World food prices rose last month for the first time since April as sugar jumped amid harvest delays and a warehouse fire in Brazil that destroyed some supplies, the United Nations said.
An index of 55 food items climbed 1.3 percent to 205.8 in October from the previous month, the UN’s Rome-based Food & Agriculture Organization said in an online report today. An FAO gauge of sugar prices advanced 7.4 percent to 264.8, a third straight gain.
Raw-sugar futures touched a one-year high on Oct. 18 on ICE Futures U.S. in New York after rain delayed crops in Brazil, the world’s top producer and exporter, and a fire at the port of Santos ruined 180,000 metric tons of sweetener. Prices have since retreated 11 percent on an outlook for a fourth annual world surplus.
“Sugar prices were particularly volatile during the month of October,” the FAO said. “The increase in October was mainly attributable to harvest delays due to unfavorable weather conditions in the center-south region of Brazil. Also a fire that destroyed a major sugar warehouse at the Santos port in Brazil exacerbated the price surge.”
Global food prices are still down 5.3 percent from a year earlier and below a record 240.2 in February 2011, as world production of grains and oilseed rebounded following droughts last year in the U.S. and areas of the former Soviet Union and eastern Europe.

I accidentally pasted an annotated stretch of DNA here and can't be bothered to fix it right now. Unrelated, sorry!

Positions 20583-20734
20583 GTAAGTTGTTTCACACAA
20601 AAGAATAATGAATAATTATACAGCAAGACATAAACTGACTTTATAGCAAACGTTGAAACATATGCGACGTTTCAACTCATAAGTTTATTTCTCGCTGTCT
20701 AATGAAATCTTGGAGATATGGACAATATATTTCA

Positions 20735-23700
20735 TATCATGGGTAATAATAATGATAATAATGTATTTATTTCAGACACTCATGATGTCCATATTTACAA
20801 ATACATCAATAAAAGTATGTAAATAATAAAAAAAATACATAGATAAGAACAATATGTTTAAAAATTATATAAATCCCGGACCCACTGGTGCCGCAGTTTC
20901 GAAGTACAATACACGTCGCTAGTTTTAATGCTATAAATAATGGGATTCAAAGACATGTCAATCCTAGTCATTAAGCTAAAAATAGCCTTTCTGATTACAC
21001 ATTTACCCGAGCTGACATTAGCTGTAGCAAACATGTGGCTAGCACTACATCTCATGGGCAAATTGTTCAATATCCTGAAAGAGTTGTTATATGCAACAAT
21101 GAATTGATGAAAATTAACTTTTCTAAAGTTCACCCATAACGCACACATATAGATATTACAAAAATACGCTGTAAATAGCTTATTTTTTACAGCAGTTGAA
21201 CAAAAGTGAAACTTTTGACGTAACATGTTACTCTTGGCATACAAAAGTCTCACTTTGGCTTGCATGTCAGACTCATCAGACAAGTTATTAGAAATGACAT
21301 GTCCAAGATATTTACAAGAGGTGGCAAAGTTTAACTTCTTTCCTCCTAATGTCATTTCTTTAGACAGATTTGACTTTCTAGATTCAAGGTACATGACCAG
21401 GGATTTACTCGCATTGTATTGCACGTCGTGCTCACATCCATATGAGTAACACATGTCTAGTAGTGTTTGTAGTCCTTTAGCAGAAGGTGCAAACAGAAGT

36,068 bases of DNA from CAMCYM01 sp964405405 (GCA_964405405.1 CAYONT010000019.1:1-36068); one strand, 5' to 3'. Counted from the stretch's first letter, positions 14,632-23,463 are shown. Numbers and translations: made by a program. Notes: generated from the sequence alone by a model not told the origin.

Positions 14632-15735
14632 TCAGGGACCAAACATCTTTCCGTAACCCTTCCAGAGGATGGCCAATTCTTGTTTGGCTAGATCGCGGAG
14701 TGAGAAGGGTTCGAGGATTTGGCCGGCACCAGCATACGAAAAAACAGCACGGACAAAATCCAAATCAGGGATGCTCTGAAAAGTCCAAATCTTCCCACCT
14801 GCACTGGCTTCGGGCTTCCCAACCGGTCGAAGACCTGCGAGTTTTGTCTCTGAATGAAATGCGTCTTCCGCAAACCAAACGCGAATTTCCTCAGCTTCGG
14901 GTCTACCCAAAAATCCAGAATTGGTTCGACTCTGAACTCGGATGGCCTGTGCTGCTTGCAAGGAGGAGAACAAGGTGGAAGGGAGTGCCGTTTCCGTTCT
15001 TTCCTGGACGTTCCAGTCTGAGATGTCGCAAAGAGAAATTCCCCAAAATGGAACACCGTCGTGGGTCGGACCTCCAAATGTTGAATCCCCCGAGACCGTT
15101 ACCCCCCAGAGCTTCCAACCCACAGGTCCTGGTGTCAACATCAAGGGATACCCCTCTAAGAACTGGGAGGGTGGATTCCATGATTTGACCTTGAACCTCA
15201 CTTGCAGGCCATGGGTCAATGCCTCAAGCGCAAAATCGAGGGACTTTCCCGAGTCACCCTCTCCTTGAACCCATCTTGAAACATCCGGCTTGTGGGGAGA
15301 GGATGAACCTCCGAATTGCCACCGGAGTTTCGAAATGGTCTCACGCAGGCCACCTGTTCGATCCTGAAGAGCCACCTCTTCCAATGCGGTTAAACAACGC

An FAO grain-price index rose 1.1 percent in October to 197.1, the first increase in five months. Wheat climbed amid “firm import demand” and declining crop prospects in Argentina and the Black Sea region, the UN agency said. Argentina, South America’s biggest wheat exporter, was affected by drought and frost, while Russia and Ukraine experienced planting delays for winter crops amid excess rain. Rice prices also rose in October while corn costs declined, the FAO said.
The FAO’s index of vegetable oils increased 2 percent to 188 in October, as a gain in palm-oil costs made up for declining soybean-oil values. Meat prices were little changed while dairy costs increased 0.4 percent, spurred by rising demand for whole-milk powder in China. Dairy prices are 25 percent higher than in October 2012, the FAO said.
To contact the reporter on this story: Whitney McFerron in London at email@example.com
To contact the editor responsible for this story: Claudia Carpenter at firstname.lastname@example.org